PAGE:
I include warm ups with a rubric as part of my daily routine. My goal is to allow students to work on Math Practice 3 each day. Grouping students into homogeneous pairs provides an opportunity for appropriately differentiated math conversations. This lesson’s Warm Up- Tortoise and Hare Project Day 1 which asks students to evaluate the accuracy of an equation modeling linear data.
To see this part of the lesson unfold, watch: Classroom Video: Vertical Alignment
I begin by asking my students how many of them know the story of The Tortoise and The Hare. Often, I find that many are unfamiliar with it. I then give the students a quick retelling of the story. This is the hook into the lesson. Here is a nice short retelling of the story.
This lesson is adapted from a free Math Projects Journal lesson*. I am impressed with their products and encourage you to check them out. This and the next two lesson share how I put this project into action since with my students this project takes three days. While I love the depth and multiple representations in the project, by itself it does not reach deeply enough into CCSS Algebra 2 standards. With that in mind, I added a fourth day and piece-wise function extension that extends the project to CCSS the [Algebra 2] functions students will study this year. This extension also addresses the fact that situations modeled mathematically often need to be simplified for increased clarity .
web reference: The Math Projects Journal
To see this part of the lesson unfold, watch: Classroom Video: Checks for Understanding
I tell students that the goal of this project is to write a mathematical story about the tortoise and the hare "rematch". I have students do a think-pair-share to describe the speed of a runner. The goal is for the students to realize that speed is variable. Once that has been discussed, I tell them that this makes some situations hard to model therefore we will be simplifying the situation and I ask them what we could do to simplify this situation [to make it easier to model]. You may need to guide the class response so they conclude we'll need to use average speed.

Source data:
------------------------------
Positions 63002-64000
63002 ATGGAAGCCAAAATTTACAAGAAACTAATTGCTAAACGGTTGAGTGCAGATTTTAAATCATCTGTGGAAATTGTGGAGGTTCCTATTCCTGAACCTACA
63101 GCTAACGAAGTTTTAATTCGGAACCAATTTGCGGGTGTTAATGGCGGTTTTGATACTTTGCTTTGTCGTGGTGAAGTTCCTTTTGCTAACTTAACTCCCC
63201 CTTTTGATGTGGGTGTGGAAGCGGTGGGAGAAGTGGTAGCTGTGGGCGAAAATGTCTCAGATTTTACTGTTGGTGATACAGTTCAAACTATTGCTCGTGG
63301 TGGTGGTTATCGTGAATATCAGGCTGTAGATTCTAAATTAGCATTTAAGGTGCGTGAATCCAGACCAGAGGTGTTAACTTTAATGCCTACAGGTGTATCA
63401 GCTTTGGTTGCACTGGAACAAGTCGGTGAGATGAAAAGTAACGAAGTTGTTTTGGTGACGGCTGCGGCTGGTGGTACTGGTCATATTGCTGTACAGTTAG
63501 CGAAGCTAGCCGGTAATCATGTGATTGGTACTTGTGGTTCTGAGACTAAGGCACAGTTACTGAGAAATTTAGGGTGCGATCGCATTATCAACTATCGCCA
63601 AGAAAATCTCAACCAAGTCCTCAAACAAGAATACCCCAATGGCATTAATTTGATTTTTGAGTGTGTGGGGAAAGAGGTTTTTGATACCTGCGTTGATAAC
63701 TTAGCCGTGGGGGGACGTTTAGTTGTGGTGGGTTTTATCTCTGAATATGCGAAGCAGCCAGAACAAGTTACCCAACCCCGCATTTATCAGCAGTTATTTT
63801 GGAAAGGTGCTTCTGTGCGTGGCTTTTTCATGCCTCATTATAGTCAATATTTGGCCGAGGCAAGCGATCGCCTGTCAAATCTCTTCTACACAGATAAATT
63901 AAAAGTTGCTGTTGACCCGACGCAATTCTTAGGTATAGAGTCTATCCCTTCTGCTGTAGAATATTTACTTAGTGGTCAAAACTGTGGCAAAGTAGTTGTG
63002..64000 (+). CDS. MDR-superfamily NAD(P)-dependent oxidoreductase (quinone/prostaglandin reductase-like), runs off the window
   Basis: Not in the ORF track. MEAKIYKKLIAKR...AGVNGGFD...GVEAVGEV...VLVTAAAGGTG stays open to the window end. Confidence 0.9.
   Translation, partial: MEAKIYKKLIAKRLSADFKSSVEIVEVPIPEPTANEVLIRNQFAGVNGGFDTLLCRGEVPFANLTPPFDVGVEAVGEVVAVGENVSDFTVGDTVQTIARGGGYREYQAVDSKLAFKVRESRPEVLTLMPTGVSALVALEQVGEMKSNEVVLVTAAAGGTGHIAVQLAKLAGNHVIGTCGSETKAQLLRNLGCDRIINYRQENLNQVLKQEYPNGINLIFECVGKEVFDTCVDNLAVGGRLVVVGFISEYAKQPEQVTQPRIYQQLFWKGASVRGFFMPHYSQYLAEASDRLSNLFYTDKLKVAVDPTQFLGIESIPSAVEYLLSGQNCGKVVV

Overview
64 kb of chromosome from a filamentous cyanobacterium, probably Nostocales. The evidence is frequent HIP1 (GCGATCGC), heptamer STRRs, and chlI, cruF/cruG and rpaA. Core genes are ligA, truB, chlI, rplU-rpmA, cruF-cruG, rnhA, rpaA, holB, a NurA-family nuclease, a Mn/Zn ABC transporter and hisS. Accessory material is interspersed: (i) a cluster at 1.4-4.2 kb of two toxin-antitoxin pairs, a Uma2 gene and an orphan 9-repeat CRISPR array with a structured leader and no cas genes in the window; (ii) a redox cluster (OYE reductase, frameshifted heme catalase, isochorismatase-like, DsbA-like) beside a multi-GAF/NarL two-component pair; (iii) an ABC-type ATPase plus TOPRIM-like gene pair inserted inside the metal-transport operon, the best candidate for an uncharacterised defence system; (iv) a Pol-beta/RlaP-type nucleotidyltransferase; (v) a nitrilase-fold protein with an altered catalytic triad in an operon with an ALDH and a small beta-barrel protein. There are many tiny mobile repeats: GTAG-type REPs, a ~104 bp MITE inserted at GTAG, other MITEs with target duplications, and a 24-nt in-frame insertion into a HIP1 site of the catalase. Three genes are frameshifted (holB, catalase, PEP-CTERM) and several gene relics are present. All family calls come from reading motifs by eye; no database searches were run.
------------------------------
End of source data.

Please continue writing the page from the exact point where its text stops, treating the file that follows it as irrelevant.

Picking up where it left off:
The mathematical premise we then use as a class becomes:
The Tortoise and the Hare finally have their long awaited rematch. The Tortoise gets a 1000 foot lead and runs at 9 inches per second. The Hare begins at the starting line and runs at a rate of 6 feet per second. There is also a rat in this race. The Rat starts 1,200 feet ahead of the Hare and runs back towards the starting line at a rate of 2 feet per second.
We discuss this as a class and then, in pairs, they work to write equations for the distance traveled by each of the runners, the one minute mark, and the finish line using d for distance and t for time (Math Practice 4). These constitute the first activity on the worksheet from Math Projects Journal.
Some students get these quickly while others struggle (Math Practice 1). I walk around during this time and provide guidance as needed. Often, all it takes is walking though one of the animal distance problems for the students to feel more comfortable. If too many groups are struggling, we may stop and discuss one of the problems as a class. The key is to use students to build the model rather than doing it personally. I will do the Note Card Activity to go over all of the equations. All five equations will be placed on a single note card and all the variations to each will go up on the white board at the same time. It is important for the success of the rest of the project that all of the students have the correct equations at this point.
NOTE: you will need copies of page 2-3 from the Activity-Tortoise and Hare Project as these will be used for the first three days of the project.
To see this part of the lesson unfold, watch: Classroom Video: Developing a Conceptual Understanding
The remainder of the class will be spent determining a variety of information about the race using the equations written in the last section (Math Practice 2). These questions are located in Activity-Tortoise and Hare Project located in Section 3. This information will be important for the story that the students will be writing about the race. As they work, I walk around providing direction for students who are struggling. Any unfinished portions will be completed for homework if students need the extra time.
In the next lesson, the students will finish finding any information relevant to the race and then graph the scenario in preparation to write a chronological story based on all portions of these functions.